|Two remain critically wounded from deadly Ohio nightclub shooting - |
The gunfire erupted early on Sunday in the packed Cameo Nightlife in southeast Cincinnati, sending hundreds of patrons fleeing and resulting in the death of a 27-year-old man. Authorities said the gunfire grew out of a dispute inside the club, which has a history of gun violence, including two shootings in 2015. A University of Cincinnati Medical Center spokeswoman said the hospital still had two patients in critical condition and three in stable condition.
|Uber resumes self-driving car program in San Francisco after crash - |
Driverless vehicles operated by Uber Technologies Inc [UBER.UL] were back on the road in San Francisco on Monday after one of its self-driving cars crashed in Arizona, the ride-hailing company said. Uber's autonomous vehicles in Arizona and Pittsburgh, Pennsylvania, remained grounded but were expected to be operating again soon, according to a spokeswoman for the company, who refused to be identified. "We are resuming our development operations in San Francisco this morning," she said in an email.
|Firefighters battle major building fire in Oakland, California - |
It was not immediately clear if there were any casualties of the blaze, which broke out at about 6 a.m. local time on Monday morning. Video footage on local media showed smoke billowing into the sky from the building as firefighters poured water onto the flames.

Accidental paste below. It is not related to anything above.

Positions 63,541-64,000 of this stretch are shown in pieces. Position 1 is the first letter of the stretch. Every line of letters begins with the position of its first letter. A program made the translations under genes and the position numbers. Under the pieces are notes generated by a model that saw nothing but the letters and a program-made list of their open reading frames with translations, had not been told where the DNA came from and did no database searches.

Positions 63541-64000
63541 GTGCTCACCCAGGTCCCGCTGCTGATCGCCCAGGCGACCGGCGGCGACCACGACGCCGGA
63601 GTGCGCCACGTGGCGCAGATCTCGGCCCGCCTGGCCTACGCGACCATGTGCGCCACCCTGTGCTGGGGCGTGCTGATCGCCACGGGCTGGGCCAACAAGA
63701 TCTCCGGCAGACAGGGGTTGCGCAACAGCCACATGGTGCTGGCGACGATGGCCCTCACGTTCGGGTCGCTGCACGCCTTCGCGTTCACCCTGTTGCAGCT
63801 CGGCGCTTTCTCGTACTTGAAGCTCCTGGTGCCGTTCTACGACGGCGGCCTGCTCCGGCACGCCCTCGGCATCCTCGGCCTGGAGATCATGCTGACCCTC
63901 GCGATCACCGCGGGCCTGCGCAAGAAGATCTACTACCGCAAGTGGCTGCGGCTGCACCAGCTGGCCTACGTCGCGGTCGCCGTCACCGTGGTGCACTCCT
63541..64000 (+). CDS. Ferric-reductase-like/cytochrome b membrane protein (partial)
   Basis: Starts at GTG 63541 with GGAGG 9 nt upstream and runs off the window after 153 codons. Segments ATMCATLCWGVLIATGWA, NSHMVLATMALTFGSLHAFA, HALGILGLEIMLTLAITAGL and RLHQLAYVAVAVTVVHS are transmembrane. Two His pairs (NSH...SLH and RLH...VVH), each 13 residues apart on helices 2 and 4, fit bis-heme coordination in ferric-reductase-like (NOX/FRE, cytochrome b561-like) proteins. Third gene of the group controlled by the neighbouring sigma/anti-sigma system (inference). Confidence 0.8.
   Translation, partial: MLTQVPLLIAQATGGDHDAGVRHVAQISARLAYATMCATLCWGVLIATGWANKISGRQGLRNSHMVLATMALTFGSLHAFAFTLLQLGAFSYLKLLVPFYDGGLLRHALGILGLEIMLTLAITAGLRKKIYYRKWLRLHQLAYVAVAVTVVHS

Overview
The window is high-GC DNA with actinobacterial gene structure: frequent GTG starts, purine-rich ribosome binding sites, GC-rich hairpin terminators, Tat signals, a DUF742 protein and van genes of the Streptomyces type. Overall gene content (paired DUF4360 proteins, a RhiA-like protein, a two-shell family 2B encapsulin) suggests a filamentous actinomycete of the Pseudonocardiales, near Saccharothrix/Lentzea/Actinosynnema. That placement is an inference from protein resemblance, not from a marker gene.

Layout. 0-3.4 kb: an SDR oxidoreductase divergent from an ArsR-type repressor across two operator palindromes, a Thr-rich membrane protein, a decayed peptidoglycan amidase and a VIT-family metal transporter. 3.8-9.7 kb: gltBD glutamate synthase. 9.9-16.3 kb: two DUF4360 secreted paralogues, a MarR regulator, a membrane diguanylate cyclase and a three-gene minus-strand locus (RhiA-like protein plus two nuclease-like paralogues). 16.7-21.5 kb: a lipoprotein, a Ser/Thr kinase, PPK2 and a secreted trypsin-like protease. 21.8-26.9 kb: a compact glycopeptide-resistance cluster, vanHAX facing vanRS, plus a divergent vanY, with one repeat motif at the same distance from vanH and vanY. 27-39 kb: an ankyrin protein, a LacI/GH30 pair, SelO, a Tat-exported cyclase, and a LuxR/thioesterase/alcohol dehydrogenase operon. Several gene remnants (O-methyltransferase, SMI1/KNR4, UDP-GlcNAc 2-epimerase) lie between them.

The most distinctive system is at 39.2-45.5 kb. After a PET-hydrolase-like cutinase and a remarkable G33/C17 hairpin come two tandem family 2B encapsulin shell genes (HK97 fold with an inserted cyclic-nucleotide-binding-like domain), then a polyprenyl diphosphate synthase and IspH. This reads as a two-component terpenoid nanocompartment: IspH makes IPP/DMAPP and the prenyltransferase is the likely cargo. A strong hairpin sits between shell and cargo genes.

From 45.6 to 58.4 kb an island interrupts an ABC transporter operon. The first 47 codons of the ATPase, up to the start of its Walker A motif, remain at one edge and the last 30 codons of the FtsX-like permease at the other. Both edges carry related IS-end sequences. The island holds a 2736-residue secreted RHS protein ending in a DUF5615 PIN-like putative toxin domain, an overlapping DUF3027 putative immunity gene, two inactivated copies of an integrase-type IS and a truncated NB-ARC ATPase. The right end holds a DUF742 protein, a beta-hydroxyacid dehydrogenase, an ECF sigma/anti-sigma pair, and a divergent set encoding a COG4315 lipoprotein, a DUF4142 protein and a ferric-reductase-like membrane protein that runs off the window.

|New York police officer who fatally shot Bronx teen resigns - |
A white New York City police officer who shot and killed an unarmed black teenager in his Bronx apartment in 2012 has resigned, ending years of legal action and investigations into the case, the police department said. Richard Haste quit his job on Sunday, two days after an administrative judge found him guilty of demonstrating poor judgment in shooting 18-year-old Ramarley Graham and recommended the officer be terminated, police said in a statement on Monday. "Nothing can take away the profound pain left after (Graham's) loss, but I hope the conclusion of this difficult process brings some measure of justice to those who loved him," Mayor Bill de Blasio said in a statement.
|U.S. top court rejects bid to revive $7.25 billion credit card settlement - |
The U.S. Supreme Court on Monday declined to hear a bid by retailers to revive a $7.25 billion antitrust settlement they reached with Visa Inc and Mastercard Inc over claims the card networks improperly fixed credit and debit card fees. The high court left in place a 2016 lower court decision that threw out the settlement on the basis that it was unfair to retailers that stood to receive no payments and derive no other benefits. The brief Supreme Court order noted that Chief Justice John Roberts and Justice Samuel Alito did not participate in consideration of whether to take up the appeal.